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Created by freyo on September 09, 2011 11:43:36 Last update: September 09, 2011 11:45:45
When you run automated Android tests with Eclipse or from the command line, you get text output, which isn't good for reporting purposes. If you run a large set of test cases with automated build, the text report isn't very helpful. Fortunately, Android CTS generates test reports in XML with accompanying XSL to make it look nice in a browser. To run your own tests with Android CTS: Download Android CTS Make a new directory MyRepository under android-cts , alongside the existing repository directory. Copy host_config.xml from repository to MyRepository Create directory plans under MyRepository , add a test plan ( MyTests.xml ):
<?xml version="1.0" encoding="UTF-8"?> <TestPla...Create directory testcases under MyRepository . Copy TestDeviceSetup.apk from repository/testcases to MyRepository/testcases Under MyRepository/testcases , create a test...
Created by freyo on September 07, 2011 16:46:14 Last update: September 07, 2011 19:23:00
The Android unit test framework is based on JUnit 3 , not JUnit 4. Test cases have to extend junit.framework.TestCase or a subclass (such as android.test.InstrumentationTestCase ). Tests are identified by public methods whose name starts with test , not methods annotated with @Test (as in JUnit 4). An Android test suite is packaged as an APK, just like the application being tested. To create a test package, first you need to identify the application package it is testing. Google suggests to put the test package source in a directory named tests/ alongside the src/ directory of the main application. At runtime, Android instrumentation loads both the test package and the application under test into the same process. Therefore, the tests can invoke methods on...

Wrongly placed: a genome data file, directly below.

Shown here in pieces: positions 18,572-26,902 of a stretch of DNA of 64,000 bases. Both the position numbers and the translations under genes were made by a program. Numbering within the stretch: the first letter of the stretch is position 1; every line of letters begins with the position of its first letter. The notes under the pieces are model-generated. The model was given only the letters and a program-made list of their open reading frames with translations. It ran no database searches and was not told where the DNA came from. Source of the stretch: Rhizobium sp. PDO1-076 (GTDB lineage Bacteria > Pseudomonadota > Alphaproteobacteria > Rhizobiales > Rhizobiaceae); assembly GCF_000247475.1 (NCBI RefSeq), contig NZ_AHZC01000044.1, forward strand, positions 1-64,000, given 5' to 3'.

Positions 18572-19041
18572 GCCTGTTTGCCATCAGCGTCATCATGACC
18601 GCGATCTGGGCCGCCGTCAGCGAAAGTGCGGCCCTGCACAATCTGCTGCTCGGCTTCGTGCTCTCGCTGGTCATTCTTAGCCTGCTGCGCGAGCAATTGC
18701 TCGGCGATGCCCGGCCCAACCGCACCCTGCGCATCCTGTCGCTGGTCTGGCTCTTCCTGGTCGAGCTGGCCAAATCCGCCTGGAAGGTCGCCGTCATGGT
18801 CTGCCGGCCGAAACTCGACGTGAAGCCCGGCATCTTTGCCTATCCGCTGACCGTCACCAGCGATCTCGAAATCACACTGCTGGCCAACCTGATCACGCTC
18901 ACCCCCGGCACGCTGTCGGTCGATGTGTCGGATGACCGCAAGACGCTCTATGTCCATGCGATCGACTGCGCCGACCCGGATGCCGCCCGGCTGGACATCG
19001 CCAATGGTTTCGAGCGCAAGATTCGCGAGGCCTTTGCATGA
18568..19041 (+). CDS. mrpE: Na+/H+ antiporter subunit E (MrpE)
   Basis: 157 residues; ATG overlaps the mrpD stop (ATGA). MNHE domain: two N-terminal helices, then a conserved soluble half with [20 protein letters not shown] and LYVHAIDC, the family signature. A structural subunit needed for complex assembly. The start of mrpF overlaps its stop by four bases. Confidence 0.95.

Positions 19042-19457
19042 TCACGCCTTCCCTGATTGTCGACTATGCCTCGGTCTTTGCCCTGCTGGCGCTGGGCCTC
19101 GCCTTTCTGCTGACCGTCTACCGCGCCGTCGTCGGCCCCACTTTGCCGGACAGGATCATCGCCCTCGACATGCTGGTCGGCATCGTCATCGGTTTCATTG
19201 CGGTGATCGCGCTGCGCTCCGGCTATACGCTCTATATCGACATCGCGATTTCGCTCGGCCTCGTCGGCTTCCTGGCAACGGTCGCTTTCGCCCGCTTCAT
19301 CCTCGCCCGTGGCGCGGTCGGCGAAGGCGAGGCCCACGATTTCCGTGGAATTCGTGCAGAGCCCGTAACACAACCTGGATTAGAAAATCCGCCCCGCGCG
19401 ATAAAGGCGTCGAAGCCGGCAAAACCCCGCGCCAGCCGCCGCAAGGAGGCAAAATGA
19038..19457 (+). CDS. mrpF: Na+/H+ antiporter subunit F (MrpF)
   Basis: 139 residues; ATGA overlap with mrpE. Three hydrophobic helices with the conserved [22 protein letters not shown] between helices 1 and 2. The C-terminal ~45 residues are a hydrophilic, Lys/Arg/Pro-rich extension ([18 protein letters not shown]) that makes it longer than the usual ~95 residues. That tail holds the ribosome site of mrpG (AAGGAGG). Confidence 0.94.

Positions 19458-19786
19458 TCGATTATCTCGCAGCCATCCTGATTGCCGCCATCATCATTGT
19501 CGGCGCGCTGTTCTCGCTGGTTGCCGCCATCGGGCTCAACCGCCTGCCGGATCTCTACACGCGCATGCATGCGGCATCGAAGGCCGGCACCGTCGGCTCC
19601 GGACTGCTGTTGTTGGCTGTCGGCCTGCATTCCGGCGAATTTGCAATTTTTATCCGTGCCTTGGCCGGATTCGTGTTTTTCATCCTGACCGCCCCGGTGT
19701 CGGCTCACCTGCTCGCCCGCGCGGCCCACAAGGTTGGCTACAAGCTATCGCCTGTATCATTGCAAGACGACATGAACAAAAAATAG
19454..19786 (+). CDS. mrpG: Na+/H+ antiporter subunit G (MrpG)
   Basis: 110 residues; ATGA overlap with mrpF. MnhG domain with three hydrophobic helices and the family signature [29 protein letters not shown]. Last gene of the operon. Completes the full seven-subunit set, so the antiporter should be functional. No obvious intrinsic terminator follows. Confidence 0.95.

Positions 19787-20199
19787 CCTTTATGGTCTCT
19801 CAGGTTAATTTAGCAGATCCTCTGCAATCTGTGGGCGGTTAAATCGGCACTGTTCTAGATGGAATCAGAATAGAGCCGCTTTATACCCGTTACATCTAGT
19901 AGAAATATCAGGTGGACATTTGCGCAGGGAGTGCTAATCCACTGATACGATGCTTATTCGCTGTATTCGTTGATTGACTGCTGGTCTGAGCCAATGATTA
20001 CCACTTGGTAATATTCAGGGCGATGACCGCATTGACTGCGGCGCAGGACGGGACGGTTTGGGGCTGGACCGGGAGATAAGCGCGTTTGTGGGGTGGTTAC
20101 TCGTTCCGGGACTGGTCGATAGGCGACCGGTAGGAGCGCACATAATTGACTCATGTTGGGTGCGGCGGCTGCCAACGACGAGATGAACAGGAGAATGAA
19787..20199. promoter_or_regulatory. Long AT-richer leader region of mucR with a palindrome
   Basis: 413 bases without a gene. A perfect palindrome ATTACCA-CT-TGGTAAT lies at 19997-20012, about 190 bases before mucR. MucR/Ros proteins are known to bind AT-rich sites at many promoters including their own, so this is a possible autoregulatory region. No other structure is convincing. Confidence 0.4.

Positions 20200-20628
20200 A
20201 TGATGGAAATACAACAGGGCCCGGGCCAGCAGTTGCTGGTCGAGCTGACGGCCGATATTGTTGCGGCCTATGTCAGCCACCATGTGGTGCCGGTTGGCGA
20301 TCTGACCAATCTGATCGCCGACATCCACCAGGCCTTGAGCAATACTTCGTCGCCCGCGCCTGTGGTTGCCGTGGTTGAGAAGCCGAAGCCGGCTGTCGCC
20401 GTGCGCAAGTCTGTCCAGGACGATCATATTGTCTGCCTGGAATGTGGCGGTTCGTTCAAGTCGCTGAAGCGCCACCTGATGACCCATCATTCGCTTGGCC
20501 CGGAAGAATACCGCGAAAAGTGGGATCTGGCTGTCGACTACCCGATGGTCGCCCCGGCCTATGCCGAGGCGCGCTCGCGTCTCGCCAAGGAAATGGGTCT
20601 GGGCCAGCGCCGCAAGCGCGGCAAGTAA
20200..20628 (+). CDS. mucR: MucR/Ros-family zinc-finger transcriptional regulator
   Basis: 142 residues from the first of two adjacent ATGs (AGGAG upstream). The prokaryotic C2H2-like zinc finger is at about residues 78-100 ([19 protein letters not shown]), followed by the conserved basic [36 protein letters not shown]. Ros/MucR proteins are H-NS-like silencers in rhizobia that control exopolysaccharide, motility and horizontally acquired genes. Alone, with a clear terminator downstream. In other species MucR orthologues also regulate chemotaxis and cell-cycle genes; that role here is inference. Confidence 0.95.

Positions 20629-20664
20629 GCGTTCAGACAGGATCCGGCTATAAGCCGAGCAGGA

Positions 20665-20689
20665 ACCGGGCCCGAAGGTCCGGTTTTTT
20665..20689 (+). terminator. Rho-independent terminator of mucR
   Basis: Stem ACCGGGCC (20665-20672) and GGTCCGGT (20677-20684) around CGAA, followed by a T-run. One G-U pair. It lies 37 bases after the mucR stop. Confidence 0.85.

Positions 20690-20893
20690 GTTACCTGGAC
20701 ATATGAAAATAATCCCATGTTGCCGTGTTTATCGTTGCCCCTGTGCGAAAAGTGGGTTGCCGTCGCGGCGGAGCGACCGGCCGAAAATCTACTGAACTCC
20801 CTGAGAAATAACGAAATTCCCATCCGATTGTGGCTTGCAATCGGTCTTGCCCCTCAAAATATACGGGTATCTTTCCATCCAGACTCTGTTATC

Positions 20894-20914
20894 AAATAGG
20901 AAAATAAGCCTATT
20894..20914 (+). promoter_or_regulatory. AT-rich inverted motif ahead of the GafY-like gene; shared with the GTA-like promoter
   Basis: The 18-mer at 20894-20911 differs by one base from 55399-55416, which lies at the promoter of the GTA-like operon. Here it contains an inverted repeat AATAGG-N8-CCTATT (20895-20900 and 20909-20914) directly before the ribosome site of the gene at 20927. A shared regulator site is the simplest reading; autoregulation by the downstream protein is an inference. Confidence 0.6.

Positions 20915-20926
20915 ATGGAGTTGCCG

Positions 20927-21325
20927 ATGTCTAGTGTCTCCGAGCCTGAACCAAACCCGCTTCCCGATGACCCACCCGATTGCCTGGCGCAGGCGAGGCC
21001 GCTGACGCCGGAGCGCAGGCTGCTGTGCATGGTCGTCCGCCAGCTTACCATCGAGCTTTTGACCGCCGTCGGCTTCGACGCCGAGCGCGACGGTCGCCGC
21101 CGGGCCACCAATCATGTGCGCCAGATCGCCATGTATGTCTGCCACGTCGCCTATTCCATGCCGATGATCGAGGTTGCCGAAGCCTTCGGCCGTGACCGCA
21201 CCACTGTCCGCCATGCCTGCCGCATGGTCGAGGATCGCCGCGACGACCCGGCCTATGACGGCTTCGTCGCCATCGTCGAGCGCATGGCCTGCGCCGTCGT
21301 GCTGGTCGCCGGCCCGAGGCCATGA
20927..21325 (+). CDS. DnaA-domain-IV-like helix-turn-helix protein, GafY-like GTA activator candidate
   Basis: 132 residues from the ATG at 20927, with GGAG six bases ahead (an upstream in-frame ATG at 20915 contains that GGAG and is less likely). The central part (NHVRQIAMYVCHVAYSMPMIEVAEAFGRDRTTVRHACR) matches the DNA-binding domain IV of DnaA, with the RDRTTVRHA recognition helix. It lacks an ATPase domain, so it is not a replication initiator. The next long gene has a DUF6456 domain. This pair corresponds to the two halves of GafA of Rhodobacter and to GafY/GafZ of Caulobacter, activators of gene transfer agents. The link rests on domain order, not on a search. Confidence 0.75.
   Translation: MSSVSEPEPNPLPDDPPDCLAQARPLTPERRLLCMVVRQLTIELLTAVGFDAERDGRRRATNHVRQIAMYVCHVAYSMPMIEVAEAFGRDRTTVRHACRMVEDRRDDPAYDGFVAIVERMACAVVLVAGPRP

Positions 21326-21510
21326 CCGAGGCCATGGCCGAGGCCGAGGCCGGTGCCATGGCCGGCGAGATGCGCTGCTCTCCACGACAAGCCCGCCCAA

Created by Dr. Xi on February 17, 2011 16:09:49 Last update: February 17, 2011 16:09:49
This is a common problem with shell scripts running from cron. Everything works perfectly fine from the command prompt, but fails when running from cron. In the worst cases, the job fails silently, even giving a return code of 0! Usually, these are caused by differences between the execution environments: the interactive shell (command line) has more environment variables defined/exported (through .kshrc , .bashrc etc.) than the shell started by cron. A simple way to resolve the differences is to run set in the command prompt and compare the output with the output of set from cron (add a single line to the shell script). You can also make the shell script more verbose by adding the -x switch:
Created by Bambi on August 07, 2009 03:47:56 Last update: August 07, 2009 03:59:15
package hello.world; // package declaration, must ...Compile/Run:
C:\tmp>javac hello\world\HelloWorld.java C:\tmp...Since the class is not public (package access), the name of the Java file could be anything! If a package access class has a public static void main(String) method, it may still be run from the command line using the class name.
C:\tmp>copy hello\world\HelloWorld.java hello\worl...
Created by Dr. Xi on July 29, 2009 20:58:51 Last update: July 29, 2009 20:58:51
UPDATE events set JSCODE = 'var a = 1; var ...